Henry Hastings Sibley occupied the stage of Minnesota history for 56 active years. He was the territory’s first representative in Congress (1849–1853) and the state’s first governor (1858–1860). In 1862 he led a volunteer army against the Dakota under Taoyateduta (Little Crow). After his victory at Wood Lake and his rescue of more than 200 white prisoners, he was made a brigadier general in the Union Army.
Sibley was born in Detroit, Michigan in 1811. His father later served as chief justice of the Michigan Supreme Court. At 18, Sibley joined the American Fur Company. He spent five years as manager of its store on Mackinac Island, Michigan. In 1834 he became a partner in the company’s Western Outfit, with responsibility for trade with the Dakota tribe.
Living at Mendota, Minnesota he had personal and business connections with Fort Snelling. He ran the sutler’s store from 1836 to 1839 and contracted for mail delivery from 1837 to 1839. He also maintained close ties with the Protestant missionaries who arrived in 1835.
An ardent outdoorsman and hunter, Sibley established ties with the Dakota who lived nearby. He had a relationship with a young Dakota woman who bore him a daughter, Helen, in August 1841. Sibley acknowledged the child and provided for her support and education. In 1843, however, he married Sarah Jane Steele. She was the sister of Franklin Steele, the new Fort Snelling sutler.
Sibley was deeply critical of United States Indian policy. In 1842 he lobbied hard for a treaty that would have created an Indian territory and state in what is now southern Minnesota. Later, while in Congress, he argued for the preservation of Indian land from “the grasping hand of the white man.”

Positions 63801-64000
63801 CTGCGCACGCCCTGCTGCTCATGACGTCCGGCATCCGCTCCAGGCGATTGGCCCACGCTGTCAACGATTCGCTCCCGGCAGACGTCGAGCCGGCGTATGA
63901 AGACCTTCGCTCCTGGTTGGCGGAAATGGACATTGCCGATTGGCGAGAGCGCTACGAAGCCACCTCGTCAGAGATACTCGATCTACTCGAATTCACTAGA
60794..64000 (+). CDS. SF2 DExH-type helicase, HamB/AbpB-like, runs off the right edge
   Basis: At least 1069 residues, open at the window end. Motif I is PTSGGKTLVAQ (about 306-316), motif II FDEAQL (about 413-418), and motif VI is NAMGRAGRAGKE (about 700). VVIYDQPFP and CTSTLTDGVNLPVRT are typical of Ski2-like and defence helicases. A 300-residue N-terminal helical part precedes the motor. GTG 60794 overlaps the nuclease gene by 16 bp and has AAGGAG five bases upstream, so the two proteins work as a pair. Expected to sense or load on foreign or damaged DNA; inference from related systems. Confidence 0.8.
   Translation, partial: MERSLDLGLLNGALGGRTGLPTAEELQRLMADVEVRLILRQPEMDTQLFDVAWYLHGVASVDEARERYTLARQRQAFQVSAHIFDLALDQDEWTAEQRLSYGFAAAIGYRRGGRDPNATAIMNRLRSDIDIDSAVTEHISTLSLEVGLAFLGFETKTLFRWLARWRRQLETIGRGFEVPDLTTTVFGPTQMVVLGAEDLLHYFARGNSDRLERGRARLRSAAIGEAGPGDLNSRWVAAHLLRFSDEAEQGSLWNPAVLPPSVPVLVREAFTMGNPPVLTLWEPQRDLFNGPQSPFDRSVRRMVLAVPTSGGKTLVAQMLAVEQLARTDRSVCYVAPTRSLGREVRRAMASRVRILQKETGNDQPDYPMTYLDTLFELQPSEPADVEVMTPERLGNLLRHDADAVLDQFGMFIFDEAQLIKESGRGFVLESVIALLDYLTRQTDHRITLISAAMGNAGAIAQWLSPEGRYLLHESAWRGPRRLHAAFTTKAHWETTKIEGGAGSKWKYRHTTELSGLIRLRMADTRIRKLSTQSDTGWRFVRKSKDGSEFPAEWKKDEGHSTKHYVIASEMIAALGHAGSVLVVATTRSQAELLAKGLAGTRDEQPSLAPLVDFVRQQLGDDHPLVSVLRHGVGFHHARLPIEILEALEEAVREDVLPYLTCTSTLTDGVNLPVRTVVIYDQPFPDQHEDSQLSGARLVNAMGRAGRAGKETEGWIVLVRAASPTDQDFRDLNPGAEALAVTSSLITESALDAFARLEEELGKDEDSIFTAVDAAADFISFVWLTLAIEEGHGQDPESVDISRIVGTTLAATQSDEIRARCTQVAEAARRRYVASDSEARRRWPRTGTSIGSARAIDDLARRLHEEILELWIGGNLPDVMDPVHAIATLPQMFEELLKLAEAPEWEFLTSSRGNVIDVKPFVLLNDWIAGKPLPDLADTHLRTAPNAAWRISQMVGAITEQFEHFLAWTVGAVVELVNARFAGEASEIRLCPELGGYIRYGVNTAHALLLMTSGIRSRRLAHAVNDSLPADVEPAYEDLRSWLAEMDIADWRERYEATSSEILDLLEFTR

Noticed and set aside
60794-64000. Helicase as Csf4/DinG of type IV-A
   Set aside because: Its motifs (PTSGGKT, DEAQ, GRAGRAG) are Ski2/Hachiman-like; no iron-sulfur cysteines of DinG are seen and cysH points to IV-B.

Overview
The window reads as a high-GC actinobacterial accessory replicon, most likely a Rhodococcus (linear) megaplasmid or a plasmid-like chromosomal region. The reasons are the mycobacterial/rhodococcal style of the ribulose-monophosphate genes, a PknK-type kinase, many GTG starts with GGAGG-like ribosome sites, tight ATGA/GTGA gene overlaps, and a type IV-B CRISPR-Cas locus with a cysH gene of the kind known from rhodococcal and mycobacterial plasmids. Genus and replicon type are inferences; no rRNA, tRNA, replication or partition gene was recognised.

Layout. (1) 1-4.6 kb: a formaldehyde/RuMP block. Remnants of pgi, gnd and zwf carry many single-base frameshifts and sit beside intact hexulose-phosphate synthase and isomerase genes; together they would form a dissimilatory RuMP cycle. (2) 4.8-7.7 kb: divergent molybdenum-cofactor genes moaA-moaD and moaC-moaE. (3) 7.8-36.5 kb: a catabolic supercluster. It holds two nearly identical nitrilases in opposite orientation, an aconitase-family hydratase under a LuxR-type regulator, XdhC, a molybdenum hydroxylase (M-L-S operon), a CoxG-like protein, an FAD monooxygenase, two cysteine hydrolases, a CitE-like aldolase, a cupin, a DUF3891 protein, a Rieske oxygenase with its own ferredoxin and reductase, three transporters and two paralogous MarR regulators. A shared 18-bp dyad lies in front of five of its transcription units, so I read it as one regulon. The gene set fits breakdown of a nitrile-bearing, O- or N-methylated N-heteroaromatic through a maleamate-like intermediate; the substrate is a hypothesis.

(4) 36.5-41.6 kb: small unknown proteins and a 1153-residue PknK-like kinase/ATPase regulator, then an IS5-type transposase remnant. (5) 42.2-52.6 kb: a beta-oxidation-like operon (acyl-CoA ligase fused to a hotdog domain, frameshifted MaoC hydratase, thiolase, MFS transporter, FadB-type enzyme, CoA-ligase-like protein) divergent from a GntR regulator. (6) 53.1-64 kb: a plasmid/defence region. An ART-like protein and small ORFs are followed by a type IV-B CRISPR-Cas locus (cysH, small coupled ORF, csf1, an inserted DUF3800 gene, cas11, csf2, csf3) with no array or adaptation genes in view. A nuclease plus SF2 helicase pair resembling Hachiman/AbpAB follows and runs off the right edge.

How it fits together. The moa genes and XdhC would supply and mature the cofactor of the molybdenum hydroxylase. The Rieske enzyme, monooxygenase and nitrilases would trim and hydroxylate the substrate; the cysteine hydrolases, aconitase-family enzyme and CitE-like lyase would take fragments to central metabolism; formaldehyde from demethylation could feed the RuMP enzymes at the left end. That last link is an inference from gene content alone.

The American Fur Company failed in 1842. Its demise and the rejection of a northwestern Indian territory convinced Sibley that his own and the region’s only future lay with white settlement. He began to invest in steamboats, timber, and land.
After the admission of both Iowa in 1846 and Wisconsin in 1848 as states, Sibley helped persuade Congress to create Minnesota Territory in 1849. Treaties signed in 1851 effectively dispossessed the Dakota of their lands and opened the new territory to white settlement.
Sibley played an unofficial but key role in the agreements, helping to shape the terms so that he and other former fur traders received payment of less than half of the debts they claimed. These terms and amounts were disputed by some Dakota Indians. As territorial representative, he achieved the treaties’ ratification after a bruising battle in Congress, where Southern interests opposed them.
As a politician and framer of the state’s constitution, Sibley sought to stay above partisan feuds. Although loyal to the Democratic Party, he drew away from its proslavery wing in the 1850s.
Sibley’s role in the U.S.-Dakota War of 1862 remains the most controversial aspect of his career. While working for the release of hostages, he made promises to the Dakota that he failed to keep. He had been told by Major General Pope to treat the Indians “like wild beasts” and bowed to public demands for a mass execution.
Sibley set up a military commission that conducted brief trials of Dakota prisoners. He approved death sentences for more than 300 men. Tension in the state mounted when President Lincoln limited executions to only 38 prisoners shown to be guilty of murder or rape. Despite threats of mob action, Sibley’s forces preserved order. The mass hanging was carried out according to law.
In 1863 Sibley led an expedition against the Dakota to the west, marching to the Missouri River and back. Meanwhile, he used his army position to try to protect other Dakota from the anti-Indian hysteria of white citizens. His restraint earned him abuse in Minnesota newspapers for being “soft” on Indians.
In his final 25 years, Sibley remained active as an elder statesman and civic leader. A lifelong lover of books, a scholar, and a published writer, Sibley had long contributed to the state’s cultural life. He worked with the Smithsonian Institution to publish a dictionary of the Dakota language in 1852. He was a founder of the University of Minnesota and the Minnesota Historical Society around the same time. Sibley died in St. Paul in 1891.